Chapter Outline • Physical and Prenatal Development • Social Development • Cognitive Development • Moral Development • Adolescence and Emerging Adulthood • Adulthood
Physical and Prenatal Development (Slide 1 of 3) • Prenatal development occurs in three stages. • Germinal stage: the first 2 weeks of prenatal development, from conception until the zygote implants itself in the wall of the uterus • Embryonic stage: the second stage of prenatal development, lasting from the third week through the 8thweek of pregnancy • Fetal stage: the last and longest stage in prenatal development, extending from the 9th week after conception until birth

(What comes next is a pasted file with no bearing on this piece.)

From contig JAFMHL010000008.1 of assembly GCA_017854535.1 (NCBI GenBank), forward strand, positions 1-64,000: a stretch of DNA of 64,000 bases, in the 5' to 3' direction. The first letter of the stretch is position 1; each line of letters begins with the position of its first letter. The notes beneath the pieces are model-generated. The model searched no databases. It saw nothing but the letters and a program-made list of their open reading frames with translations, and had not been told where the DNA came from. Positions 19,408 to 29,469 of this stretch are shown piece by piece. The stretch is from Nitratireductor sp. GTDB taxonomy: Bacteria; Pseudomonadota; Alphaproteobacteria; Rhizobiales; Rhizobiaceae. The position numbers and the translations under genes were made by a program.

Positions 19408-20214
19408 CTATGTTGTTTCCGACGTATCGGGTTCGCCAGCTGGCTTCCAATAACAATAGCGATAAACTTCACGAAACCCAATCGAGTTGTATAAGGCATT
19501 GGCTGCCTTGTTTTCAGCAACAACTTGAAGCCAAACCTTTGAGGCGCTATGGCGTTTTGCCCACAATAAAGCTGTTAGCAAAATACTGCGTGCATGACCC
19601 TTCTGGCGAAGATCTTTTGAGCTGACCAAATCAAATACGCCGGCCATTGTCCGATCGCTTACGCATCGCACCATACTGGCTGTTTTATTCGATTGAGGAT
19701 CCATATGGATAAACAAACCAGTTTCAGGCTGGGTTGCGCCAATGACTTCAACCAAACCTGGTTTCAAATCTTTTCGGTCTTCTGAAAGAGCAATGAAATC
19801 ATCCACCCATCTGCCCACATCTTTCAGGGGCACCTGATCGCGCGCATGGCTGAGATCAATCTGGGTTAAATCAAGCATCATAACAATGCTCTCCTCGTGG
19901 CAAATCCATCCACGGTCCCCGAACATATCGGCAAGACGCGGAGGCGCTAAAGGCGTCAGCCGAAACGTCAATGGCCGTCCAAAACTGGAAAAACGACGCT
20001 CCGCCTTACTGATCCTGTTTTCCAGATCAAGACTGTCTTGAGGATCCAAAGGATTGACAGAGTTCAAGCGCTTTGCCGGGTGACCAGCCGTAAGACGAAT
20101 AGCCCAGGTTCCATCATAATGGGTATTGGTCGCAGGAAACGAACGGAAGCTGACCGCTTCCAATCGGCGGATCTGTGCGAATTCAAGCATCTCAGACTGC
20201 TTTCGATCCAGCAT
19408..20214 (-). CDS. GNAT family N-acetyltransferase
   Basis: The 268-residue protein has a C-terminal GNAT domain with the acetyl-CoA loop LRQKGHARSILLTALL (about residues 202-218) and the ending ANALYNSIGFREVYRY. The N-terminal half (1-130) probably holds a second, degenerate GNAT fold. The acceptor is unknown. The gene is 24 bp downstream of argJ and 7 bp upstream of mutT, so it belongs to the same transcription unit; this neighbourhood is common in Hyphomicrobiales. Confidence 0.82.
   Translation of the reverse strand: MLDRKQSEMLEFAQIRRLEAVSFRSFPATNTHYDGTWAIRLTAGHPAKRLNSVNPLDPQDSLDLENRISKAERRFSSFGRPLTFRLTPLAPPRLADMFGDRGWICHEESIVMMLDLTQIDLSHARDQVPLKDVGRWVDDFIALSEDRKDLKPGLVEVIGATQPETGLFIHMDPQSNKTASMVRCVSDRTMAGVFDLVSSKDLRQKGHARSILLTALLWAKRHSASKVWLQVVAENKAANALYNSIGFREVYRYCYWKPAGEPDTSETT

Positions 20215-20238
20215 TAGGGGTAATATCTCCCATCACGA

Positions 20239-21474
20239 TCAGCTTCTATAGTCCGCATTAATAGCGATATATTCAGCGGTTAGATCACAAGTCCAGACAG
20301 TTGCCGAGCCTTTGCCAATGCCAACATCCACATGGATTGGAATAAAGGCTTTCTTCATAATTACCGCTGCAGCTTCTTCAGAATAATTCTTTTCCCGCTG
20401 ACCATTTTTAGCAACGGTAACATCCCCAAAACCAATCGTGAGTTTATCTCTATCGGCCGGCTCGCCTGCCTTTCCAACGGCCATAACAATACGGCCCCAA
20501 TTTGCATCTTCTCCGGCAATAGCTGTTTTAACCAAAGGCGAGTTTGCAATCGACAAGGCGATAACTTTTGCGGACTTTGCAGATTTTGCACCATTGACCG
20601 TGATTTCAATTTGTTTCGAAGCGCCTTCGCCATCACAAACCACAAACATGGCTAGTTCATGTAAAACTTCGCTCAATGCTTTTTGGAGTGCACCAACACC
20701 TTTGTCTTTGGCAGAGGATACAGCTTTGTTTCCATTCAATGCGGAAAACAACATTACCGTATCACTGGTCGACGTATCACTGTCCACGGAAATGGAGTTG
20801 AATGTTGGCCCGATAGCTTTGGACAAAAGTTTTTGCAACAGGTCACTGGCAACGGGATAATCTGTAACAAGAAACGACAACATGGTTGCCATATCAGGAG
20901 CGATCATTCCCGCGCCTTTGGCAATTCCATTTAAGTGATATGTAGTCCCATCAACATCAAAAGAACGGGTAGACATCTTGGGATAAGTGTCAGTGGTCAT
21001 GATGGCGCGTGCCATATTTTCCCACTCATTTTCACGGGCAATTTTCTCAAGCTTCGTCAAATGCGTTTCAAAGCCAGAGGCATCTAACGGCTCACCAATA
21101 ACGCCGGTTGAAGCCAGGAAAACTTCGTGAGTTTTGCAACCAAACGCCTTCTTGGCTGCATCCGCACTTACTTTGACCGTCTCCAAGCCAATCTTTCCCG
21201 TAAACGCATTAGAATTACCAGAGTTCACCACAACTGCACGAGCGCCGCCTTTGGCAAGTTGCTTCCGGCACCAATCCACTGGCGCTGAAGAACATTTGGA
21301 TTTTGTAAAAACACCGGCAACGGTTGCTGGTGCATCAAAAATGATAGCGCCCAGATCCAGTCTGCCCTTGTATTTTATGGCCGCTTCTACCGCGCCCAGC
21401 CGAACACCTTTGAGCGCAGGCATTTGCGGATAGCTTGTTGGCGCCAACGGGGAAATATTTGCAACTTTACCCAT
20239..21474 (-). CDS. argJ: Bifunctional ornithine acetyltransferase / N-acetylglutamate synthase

Physical and Prenatal Development (Slide 2 of 3) • The fetus can be harmed by parental and environmental factors. • Parental age • Maternal nutrition • Harmful environmental agents • Teratogens (any disease, drug, and other noxious agent that causes abnormal prenatal development)
Physical and Prenatal Development (Slide 3 of 3) • Neurons in an infant’s brain compete for survival. • The brain develops its complexity through two simple processes: • Producing way more brain cells than can possibly survive • Creating a fierce competition between these cells for survival • Physical growth and motor development occur hand in hand. • Reflexes: automatic, involuntary response to sensory stimuli